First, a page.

“ Stirling, south of the Frith of Forth, is situated on a hill which terminates abruptly in a steep rock. It enjoys a a very extensive prospect, and it boasts of an ancient castle, in which the kings of Scotland often resided. The manufactures of this town are carpets, woollens, and tartans. On the banks of the Carron, in the south of the county of Stirling, is the largest iron foundry in Europe ; upwards of 1000 men being constantly employed in it.

.“ Falkirk is chiefly supported by the fairs; which are held thrice a-year, for Highland cattle, of which above 45,000 are annually disposed of: the greater part of them is sent to England.

" St. Andrew's, formerly the metropolis of the Pictish kingdom, has an elevated situation, and commands a fine . .view of the British ocean. The cathedral, a large Gothic structure, founded in 1161, was 157 years in building; but was so demolished in one single day by the rude fanaticism of John Knox and his adherents, that little of it now rę. mains. The university contains two colleges."

CHAPTER VII.

VOYAGE TO NORWAY.

SECTION I.

STORM AT SEA.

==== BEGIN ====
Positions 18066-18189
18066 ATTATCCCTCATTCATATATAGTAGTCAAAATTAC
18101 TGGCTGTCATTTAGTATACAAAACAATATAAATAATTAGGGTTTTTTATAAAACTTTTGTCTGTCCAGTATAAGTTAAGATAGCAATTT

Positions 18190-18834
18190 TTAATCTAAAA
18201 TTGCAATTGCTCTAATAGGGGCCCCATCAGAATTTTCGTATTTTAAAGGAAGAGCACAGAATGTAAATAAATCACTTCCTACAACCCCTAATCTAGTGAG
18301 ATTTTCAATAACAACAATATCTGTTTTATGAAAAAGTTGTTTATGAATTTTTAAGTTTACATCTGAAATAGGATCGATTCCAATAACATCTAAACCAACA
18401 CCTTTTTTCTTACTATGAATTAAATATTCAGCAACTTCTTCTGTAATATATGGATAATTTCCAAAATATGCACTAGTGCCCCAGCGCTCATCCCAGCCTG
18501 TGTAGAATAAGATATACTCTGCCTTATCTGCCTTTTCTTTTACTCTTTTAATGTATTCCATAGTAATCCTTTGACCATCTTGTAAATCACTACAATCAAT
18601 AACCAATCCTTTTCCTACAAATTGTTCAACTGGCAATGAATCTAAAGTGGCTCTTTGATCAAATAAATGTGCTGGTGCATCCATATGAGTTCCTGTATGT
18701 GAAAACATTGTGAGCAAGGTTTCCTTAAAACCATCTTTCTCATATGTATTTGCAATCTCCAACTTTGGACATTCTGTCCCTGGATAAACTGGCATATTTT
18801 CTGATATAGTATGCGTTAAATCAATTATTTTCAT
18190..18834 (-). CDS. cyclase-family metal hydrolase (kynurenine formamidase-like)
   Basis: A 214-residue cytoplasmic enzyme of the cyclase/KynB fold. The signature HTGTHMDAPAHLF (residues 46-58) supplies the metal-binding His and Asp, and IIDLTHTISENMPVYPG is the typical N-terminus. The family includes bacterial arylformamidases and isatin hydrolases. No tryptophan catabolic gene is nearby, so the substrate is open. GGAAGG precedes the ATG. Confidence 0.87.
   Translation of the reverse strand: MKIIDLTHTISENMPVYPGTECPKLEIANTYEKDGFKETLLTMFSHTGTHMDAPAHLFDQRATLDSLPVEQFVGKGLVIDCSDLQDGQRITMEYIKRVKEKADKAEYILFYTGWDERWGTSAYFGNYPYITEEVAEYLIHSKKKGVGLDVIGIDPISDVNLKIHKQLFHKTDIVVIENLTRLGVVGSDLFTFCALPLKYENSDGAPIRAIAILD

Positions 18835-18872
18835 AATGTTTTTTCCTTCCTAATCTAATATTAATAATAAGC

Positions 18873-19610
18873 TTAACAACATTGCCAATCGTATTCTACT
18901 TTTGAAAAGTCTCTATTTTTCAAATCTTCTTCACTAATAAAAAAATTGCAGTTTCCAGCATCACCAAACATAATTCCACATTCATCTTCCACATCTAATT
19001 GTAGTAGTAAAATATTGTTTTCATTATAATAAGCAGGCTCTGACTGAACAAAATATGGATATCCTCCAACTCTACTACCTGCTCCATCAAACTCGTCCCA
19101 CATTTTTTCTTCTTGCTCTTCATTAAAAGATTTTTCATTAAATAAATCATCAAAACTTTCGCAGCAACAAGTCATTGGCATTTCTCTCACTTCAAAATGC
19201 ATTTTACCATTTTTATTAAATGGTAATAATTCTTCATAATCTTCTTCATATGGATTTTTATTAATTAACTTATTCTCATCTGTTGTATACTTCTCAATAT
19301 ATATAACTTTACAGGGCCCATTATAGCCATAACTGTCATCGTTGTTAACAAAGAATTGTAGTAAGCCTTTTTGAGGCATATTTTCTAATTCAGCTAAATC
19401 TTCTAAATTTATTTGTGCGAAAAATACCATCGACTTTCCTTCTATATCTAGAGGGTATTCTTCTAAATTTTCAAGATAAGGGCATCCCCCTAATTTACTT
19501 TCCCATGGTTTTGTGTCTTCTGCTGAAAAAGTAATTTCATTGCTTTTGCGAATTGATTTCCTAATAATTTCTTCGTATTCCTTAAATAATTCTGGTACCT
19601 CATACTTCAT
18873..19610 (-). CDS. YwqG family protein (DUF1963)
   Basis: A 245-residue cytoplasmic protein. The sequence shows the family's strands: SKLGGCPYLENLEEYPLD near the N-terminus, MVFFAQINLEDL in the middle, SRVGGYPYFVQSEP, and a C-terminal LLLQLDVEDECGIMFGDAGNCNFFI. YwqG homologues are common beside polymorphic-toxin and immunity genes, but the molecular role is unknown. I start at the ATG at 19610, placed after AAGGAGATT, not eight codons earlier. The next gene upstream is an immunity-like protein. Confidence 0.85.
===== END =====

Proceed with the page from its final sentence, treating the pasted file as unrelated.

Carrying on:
Our Travellers had been at sea but three days when they were overtaken by a storm, which drove them on the coast of Norway. The preceding evening had been remarkably calm and oppressive, and the vessel lay-to for some hours. About midnight a brisk wind arose, which rapidly became 'what the sailors call a stiff breeze. Towards morning the thunder muttered in the distance, and every symptom of an approaching storm became very evident. Our travellers were, at their earnest entreaty, allowed to be on deck, where they had not been long, before Doctor Walker directed the attention of the captain to an extraordinary large ball of blue fire, which appeared to the windward of the vessel, rolling on the surface of the water, at about three miles distant from them. The captain viewed with dismay this portentous ball, which came down upon them so fast, that before they could raise the main tack they observed the ball to rise almost perpendicularly, and not above 40 or 50 yards from the main chains: it went off with an explosion as if hundreds of cannon had been fired at once ; and left so great a smell of sulphur that the ship appeared to be loaded with that mineral. After the noise was over, which did not last half a second, they found the main-top-mast shattered into above a hundred pieces, and the main-mast' rent quite down to the keel. There were some of the spikes, that nailed the fish of the main-mast, drawn with such force out of the mast, that they stuck so firmly in the deck, that the carpenter was obliged to extract them with an iron crow ; five men were knocked down, and one of them greatly burnt by the explosion, and one other was killed. To our travellers the whole of this scene appeared so new, so terrific, and so awful, that their feelings amounted almost to agony.